Looking down over the dense forests on the remote western edge of Pitkin County, Peter Aengst saw a landscape he feared could be threatened by the spread of oil and gas wells from nearby Garfield County — or one that could be kept off-limits to gas rigs forever.
Only a handful of wells have been drilled there, but 81 leases have been claimed by about 15 gas companies. Those leases “sit on the landscape like a ticking time bomb,” said Aengst, deputy director of The Wilderness Society in its Northern Rockies office in Bozeman, Mont. That includes a lease under the Sunlight Mountain Resort ski area.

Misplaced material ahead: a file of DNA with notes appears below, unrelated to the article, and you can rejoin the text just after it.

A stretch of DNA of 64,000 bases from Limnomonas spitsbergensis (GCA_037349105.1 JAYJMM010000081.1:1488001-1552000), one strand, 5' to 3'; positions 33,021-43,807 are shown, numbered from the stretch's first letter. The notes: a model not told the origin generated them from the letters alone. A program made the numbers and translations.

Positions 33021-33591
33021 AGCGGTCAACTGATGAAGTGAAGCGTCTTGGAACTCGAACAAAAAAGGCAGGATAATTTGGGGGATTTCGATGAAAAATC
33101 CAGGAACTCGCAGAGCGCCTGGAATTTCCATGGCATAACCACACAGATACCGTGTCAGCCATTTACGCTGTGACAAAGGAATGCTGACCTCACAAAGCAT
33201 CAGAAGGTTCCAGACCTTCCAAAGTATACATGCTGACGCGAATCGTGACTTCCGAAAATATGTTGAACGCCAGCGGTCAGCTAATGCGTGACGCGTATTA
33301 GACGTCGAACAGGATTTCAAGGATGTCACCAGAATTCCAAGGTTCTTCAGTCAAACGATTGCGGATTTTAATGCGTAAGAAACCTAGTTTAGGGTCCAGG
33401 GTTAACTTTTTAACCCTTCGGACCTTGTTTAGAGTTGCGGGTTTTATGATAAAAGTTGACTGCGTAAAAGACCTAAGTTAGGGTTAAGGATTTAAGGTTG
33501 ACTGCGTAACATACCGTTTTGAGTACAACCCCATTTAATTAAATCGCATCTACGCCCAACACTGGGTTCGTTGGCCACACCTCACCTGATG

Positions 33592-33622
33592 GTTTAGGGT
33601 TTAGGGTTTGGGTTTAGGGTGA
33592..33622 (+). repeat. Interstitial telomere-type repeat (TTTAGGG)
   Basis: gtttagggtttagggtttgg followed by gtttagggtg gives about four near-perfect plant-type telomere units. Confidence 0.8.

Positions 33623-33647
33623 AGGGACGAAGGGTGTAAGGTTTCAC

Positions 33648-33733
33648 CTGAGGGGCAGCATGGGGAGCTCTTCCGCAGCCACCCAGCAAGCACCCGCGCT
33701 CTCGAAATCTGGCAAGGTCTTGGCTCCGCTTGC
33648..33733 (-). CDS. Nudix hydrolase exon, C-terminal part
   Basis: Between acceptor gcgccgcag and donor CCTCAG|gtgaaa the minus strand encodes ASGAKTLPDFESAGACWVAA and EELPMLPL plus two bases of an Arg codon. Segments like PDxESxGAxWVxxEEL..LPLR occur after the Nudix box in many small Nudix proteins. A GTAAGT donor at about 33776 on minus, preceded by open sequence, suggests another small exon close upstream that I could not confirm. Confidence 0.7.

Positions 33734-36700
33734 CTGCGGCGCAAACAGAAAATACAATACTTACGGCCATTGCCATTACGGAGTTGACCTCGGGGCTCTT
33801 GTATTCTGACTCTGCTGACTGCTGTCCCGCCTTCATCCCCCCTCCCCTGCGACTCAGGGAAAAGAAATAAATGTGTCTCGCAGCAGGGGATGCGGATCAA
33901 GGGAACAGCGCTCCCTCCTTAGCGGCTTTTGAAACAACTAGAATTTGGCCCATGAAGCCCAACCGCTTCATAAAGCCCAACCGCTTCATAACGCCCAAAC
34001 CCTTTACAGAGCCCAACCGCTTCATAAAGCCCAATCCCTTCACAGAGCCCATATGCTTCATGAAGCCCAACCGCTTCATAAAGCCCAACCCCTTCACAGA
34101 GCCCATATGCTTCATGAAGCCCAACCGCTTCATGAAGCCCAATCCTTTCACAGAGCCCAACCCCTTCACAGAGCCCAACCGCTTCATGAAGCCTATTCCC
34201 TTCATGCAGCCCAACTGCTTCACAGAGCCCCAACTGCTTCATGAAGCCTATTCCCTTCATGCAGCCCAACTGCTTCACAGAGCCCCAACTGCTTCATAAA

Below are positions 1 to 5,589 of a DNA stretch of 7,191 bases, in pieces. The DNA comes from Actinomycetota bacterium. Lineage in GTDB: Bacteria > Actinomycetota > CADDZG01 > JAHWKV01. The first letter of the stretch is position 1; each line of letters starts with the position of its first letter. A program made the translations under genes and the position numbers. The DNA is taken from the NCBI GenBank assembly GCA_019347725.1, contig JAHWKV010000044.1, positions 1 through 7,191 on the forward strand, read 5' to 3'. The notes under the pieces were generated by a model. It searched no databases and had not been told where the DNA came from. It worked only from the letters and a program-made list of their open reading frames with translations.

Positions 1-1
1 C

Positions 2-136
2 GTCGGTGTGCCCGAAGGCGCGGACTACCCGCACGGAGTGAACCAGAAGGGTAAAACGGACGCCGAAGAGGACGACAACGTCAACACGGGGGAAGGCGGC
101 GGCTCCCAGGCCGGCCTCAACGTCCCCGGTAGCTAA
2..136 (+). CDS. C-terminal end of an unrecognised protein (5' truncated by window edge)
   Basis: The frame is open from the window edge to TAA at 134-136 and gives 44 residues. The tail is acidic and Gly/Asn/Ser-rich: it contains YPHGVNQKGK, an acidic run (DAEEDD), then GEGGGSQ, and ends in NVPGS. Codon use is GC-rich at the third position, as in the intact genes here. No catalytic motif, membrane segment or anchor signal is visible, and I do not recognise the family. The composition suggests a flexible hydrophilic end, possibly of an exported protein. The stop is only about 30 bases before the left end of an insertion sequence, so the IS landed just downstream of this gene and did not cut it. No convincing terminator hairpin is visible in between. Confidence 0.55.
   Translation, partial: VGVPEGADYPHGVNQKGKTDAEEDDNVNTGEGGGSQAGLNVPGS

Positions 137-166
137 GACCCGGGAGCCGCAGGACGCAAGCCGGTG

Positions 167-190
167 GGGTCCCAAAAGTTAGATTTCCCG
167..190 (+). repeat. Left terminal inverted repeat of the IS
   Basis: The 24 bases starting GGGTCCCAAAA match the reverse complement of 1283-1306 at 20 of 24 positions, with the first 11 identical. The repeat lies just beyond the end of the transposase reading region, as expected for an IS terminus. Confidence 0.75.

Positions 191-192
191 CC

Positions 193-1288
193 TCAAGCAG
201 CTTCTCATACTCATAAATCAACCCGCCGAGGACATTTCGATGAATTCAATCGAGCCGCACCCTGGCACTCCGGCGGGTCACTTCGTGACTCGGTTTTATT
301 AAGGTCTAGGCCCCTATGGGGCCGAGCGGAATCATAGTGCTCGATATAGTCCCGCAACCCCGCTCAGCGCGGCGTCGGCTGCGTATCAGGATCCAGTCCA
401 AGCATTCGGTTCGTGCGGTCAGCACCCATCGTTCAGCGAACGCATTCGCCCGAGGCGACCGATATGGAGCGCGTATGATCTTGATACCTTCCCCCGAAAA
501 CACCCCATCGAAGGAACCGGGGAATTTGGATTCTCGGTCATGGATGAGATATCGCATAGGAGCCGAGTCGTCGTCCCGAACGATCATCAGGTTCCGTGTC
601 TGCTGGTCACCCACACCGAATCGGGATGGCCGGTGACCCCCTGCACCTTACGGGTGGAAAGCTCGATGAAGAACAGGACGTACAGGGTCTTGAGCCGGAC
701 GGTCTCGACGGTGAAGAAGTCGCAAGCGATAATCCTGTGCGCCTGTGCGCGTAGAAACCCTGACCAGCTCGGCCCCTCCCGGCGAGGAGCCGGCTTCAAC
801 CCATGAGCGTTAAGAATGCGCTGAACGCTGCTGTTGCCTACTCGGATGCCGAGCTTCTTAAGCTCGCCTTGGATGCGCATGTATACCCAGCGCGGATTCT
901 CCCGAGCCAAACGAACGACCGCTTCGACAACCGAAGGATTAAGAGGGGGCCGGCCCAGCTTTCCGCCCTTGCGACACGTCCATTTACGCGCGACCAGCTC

A broad coalition of ranchers, landowners and conservationists has formed to try to block gas drilling in the area, due to the role it plays for cattle grazing, wildlife migration, recreation and scenic beauty. They’re hoping for some kind of protections — from the stroke of a pen in the Glenwood Springs office of the White River National Forest to a congressional mandate — that would keep drill rigs out of there for good.